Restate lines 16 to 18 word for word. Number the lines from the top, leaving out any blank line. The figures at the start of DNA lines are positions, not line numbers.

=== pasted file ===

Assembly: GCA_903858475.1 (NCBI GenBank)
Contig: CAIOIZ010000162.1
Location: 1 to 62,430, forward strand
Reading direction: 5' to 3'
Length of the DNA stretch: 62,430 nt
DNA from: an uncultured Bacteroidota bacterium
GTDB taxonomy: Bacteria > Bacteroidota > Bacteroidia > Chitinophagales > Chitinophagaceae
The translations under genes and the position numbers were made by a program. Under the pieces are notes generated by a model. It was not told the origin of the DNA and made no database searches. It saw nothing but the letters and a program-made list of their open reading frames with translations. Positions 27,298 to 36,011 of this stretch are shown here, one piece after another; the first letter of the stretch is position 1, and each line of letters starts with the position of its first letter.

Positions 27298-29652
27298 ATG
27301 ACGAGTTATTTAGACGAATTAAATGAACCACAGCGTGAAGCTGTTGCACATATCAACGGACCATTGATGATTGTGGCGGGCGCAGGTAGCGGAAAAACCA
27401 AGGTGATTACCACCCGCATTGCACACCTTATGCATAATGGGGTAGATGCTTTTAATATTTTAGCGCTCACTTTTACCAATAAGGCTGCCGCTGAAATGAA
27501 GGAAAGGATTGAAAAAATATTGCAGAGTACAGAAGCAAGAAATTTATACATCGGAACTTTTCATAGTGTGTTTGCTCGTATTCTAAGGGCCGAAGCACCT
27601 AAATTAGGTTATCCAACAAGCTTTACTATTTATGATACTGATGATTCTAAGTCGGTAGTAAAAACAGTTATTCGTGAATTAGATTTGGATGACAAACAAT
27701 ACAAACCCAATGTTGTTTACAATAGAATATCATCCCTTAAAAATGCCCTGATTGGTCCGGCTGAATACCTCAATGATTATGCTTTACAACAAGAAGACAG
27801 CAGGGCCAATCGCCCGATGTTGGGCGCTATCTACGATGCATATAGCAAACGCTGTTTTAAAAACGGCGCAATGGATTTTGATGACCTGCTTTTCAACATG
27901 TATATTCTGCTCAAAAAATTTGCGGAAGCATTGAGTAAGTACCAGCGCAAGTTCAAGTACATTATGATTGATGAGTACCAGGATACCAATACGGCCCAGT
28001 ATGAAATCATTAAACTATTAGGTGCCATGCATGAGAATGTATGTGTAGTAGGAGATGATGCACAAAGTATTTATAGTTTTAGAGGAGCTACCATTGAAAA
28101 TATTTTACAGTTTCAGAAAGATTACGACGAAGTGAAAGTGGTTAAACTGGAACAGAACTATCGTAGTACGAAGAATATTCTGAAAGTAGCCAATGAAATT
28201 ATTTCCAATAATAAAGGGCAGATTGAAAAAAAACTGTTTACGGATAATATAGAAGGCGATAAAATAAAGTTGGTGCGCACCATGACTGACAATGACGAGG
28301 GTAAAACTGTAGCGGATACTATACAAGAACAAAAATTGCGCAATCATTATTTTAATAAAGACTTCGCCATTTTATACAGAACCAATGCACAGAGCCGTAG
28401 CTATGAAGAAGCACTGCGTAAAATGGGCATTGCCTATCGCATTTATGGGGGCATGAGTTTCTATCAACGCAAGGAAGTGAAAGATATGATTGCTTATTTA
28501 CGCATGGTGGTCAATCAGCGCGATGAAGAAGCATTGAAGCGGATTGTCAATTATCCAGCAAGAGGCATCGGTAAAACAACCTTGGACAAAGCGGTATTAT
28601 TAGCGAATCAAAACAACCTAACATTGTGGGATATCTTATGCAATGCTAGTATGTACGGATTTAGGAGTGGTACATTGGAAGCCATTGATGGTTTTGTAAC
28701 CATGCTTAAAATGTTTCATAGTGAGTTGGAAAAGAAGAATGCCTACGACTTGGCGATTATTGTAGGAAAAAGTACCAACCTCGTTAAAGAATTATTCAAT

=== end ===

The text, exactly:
27801 CAGGGCCAATCGCCCGATGTTGGGCGCTATCTACGATGCATATAGCAAACGCTGTTTTAAAAACGGCGCAATGGATTTTGATGACCTGCTTTTCAACATG
27901 TATATTCTGCTCAAAAAATTTGCGGAAGCATTGAGTAAGTACCAGCGCAAGTTCAAGTACATTATGATTGATGAGTACCAGGATACCAATACGGCCCAGT
28001 ATGAAATCATTAAACTATTAGGTGCCATGCATGAGAATGTATGTGTAGTAGGAGATGATGCACAAAGTATTTATAGTTTTAGAGGAGCTACCATTGAAAA